I’ve seen many shows at The Palace Theatre before but the set change between Uncle Acid & The Deadbeat’s set and King Diamond’s headlining set was probably the first time that I’ve seen the stage there concealed by a giant curtain. Was King Diamond really a big enough deal to have to have this stage hidden for the changeover? Or was this just a power move? After a quick wait, the curtain parted giving me a glimpse of one of the most impressive and extravagant stage set ups I have ever seen in my life. Keep in mind, The Palace isn’t a huge place. It’s not an arena, it’s literally just a beautiful gutted out theatre so to see such a huge set on the stage had me absolutely stunned.
Instead of just a cheap banner sporting the image of a haunted mansion looking setting, the stage had been turned into said mansion. Complete with stairs on either side of the stage and working doors, the impressiveness of the stage set-up took me some time to really take in but as soon as Kim Bendix Petersen (AKA King Diamond) was wheeled out on stage in a hospital bed complete with and IV, I knew I couldn’t just focus on the artistry of the stage props. Kim climbed off of the hospital bed and jumped into a set that left me so very confused, impressed, and well, just in shock.
As mentioned, I knew nothing about King Diamond when walking into the show last night other than the imagery used in his merchandise and his signature corpse paint look so I was a little shocked as he opened his mouth and began to sing. His vocal range was nothing short of impressive but it definitely caught me a little off guard. I was expecting guttural growls and powerful roars. I got that but I also got high pitched vibrato and a falsetto that could have easily shattered a glass. Although the vocals were definitely impressive and stole the spotlight for me majority of the show, there was no ignoring the talent and precision of the band members. Every drum hit and every guitar note fit it’s place perfectly and was played with a sense of power when needed, and a sense of delicacy when called for. I may have been captivated by the stage set up and the overall theatrics of the show but it was really the music that had me stunned.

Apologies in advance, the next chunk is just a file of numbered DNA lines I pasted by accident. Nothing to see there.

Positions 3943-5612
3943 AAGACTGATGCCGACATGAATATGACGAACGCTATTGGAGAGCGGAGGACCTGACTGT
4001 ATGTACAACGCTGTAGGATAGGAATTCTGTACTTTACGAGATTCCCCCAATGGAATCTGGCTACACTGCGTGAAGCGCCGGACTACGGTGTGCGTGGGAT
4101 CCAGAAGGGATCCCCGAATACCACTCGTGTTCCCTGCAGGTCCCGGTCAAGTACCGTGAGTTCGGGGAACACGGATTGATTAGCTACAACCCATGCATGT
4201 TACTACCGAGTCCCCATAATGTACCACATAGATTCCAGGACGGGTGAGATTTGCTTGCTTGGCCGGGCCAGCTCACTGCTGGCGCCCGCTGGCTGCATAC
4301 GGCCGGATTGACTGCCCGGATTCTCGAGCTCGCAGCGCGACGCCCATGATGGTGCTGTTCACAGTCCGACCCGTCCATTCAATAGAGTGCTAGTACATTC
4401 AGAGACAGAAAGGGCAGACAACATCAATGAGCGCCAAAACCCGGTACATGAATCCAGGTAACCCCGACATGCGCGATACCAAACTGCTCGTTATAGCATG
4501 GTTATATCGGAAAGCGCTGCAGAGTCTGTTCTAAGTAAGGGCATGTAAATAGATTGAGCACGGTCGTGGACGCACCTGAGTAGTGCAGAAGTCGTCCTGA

King Diamond’s set had everything you could ever ask for. It had an incredible stage set-up, a stunning element of theatrics complete with dancers and skits, and captivating music but most of all, Kind Diamond’s set had a sense of passion. I loved the fact that although this band probably does the same thing every night, they didn’t come off as bored with it. I may not have been totally into the vocals the entire night but I was totally into everything else and King Diamond’s set instantly turned into one of my favorites of the year.
Venue: Palace Theatre
Sausage Fest Meter- 8.6 out of 10
Smell-O-Meter – Weed/ Farts– seriously– metal kids stink
Average Age of the Crowd- 42
Crowd Surfers- 0
Moshability- 5.3 out of 10
Stage Divers- None
Broken Bones- None
Spotted Flying Through The Air- Nothing
Fights- None Witnessed
Pukers- None Witnessed
Passed Out Drunkards- None Witness
Idiots Taken Out By Security- None Witnessed
How Many Times I’ve Seen These Bands Before-
Idle Hands- 0
Uncle Acid & The Deadbeats- 1
King Diamond- 0
Celebrity Sightings- None
Overall Score- 8.3 out of 10
Show on Deck- Fit For An Autopsy/ Lorna Shore/ The Last Ten Seconds of Life/ Dyscarnate